Well before the ink was dry on the historic nuclear deal between the P5+1 negotiating partners and Iran, opponents of the Obama administration’s policy were advocating strategies to roll back Iran and thwart its ambitions for regional hegemony. Although the agreement will reduce the chances of Iran going nuclear for at least the next decade or more, this drumbeat will only grow louder as Tehran’s coffers, nearly empty after years of sanctions, begin to swell again. Although Iran is certainly playing an extremely dangerous role in Syria and its support for Iraqi militias is troubling, the most vocal champions of rollback often exaggerate the extent of Iran’s actual control over its proxies and downplay the more localized roots of conflict in the Levant. But they are right to underscore the need for the United States and its partners to counter Iranian actions that threaten important U.S. interests in the region.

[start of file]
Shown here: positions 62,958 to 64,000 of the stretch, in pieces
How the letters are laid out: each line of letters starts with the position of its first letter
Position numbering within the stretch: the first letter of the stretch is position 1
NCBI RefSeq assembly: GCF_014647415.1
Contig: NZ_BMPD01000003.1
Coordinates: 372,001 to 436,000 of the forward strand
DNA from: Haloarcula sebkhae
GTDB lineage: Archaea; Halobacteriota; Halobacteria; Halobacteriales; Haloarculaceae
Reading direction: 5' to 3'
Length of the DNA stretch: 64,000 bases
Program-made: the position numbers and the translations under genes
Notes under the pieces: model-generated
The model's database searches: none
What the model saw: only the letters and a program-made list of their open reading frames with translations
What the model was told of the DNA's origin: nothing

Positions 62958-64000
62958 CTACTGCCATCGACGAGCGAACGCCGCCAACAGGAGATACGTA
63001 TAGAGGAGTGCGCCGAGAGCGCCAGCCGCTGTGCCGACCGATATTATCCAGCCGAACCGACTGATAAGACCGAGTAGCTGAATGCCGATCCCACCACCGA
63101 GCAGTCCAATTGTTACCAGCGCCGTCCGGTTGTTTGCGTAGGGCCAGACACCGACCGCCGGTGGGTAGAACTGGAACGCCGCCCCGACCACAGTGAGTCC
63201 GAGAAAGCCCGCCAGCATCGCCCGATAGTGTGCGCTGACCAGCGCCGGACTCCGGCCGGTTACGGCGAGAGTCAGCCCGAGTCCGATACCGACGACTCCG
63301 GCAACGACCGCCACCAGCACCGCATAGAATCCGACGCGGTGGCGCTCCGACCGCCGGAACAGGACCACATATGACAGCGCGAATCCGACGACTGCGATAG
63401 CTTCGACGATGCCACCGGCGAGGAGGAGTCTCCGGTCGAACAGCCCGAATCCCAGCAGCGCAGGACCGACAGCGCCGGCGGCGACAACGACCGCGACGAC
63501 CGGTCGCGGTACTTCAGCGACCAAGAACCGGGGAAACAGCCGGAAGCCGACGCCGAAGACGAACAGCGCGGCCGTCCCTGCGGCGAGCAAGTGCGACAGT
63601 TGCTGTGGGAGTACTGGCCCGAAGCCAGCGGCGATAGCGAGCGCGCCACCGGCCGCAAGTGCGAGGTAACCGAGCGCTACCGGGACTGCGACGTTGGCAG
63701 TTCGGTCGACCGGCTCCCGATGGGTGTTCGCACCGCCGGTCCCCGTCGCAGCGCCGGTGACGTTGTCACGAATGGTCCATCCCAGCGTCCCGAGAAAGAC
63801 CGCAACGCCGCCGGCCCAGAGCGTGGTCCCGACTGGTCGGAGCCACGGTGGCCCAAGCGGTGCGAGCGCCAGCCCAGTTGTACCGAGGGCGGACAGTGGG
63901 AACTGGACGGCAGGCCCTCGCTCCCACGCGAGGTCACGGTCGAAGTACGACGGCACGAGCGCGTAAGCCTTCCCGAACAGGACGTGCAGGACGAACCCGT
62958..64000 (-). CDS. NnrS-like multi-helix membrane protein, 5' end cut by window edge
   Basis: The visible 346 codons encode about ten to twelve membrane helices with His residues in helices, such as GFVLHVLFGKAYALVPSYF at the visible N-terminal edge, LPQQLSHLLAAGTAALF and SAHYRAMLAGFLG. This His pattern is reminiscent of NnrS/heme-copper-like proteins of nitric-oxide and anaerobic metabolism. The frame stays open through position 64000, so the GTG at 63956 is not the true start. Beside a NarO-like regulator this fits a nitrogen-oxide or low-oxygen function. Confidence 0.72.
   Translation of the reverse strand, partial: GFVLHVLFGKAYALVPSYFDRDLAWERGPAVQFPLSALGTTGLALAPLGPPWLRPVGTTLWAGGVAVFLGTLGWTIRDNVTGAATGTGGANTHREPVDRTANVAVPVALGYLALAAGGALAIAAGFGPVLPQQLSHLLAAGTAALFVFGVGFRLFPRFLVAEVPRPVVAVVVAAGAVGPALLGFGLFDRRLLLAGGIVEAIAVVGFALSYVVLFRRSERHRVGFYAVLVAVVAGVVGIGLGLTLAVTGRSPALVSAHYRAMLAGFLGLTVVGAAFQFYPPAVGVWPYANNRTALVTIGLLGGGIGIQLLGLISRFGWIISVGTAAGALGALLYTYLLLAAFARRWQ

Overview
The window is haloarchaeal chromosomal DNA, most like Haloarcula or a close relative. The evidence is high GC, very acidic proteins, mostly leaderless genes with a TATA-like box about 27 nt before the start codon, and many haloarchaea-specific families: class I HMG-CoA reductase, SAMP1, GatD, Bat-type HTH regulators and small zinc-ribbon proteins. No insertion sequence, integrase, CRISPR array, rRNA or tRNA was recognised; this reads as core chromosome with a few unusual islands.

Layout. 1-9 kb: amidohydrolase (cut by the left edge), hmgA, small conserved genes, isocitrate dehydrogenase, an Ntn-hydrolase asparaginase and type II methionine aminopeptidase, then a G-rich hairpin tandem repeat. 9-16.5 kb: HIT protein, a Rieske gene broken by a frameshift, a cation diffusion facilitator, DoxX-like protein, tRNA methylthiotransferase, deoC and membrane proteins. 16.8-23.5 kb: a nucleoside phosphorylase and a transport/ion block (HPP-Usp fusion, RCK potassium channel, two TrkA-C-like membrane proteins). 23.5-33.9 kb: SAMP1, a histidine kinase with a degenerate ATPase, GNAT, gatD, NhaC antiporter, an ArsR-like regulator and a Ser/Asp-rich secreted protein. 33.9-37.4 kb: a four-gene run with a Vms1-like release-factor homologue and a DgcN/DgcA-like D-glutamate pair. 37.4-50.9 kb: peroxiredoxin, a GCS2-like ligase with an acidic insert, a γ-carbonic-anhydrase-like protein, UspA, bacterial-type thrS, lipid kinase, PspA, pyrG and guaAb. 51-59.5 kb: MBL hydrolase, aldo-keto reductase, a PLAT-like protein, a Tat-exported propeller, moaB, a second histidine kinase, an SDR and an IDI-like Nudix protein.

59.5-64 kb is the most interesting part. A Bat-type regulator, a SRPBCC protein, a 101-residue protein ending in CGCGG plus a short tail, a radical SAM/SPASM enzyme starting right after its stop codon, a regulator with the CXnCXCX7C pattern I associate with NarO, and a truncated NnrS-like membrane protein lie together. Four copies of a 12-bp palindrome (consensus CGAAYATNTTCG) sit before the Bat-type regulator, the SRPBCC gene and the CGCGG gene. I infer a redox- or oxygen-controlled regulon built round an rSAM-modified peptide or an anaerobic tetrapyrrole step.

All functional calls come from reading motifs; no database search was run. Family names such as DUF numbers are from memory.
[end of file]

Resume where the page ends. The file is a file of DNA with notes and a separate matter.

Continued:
What is missing from their prescription for rollback is any notion that constructive engagement with Iran—and integrating it into a new and more inclusive Gulf security architecture—could help to restrain its dangerous behavior. In fact, since the 1990s, Iran’s behavior in the Gulf has been relatively tame when compared to its militancy in Iraq and the Levant. Arab Gulf diplomats themselves appear to implicitly recognize that their competition with the Islamic Republic can be compartmentalized. “Engage in the Gulf, contain in Iraq, and rollback in the Levant,” said one Saudi diplomat in 2007.
The Gulf Cooperation Council (GCC)—made up of Bahrain, Kuwait, Oman, Qatar, Saudi Arabia, and the United Arab Emirates—is the region’s only multilateral security forum. However, it excludes Iraq and Iran. In fact, it is a de facto collective defense alliance aimed at Iran. It also shuts out outside powers with a strong stake the region’s security and its vast energy resources, including China, India, Japan, the European Union, Russia, and the United States.
More importantly, the existing GCC
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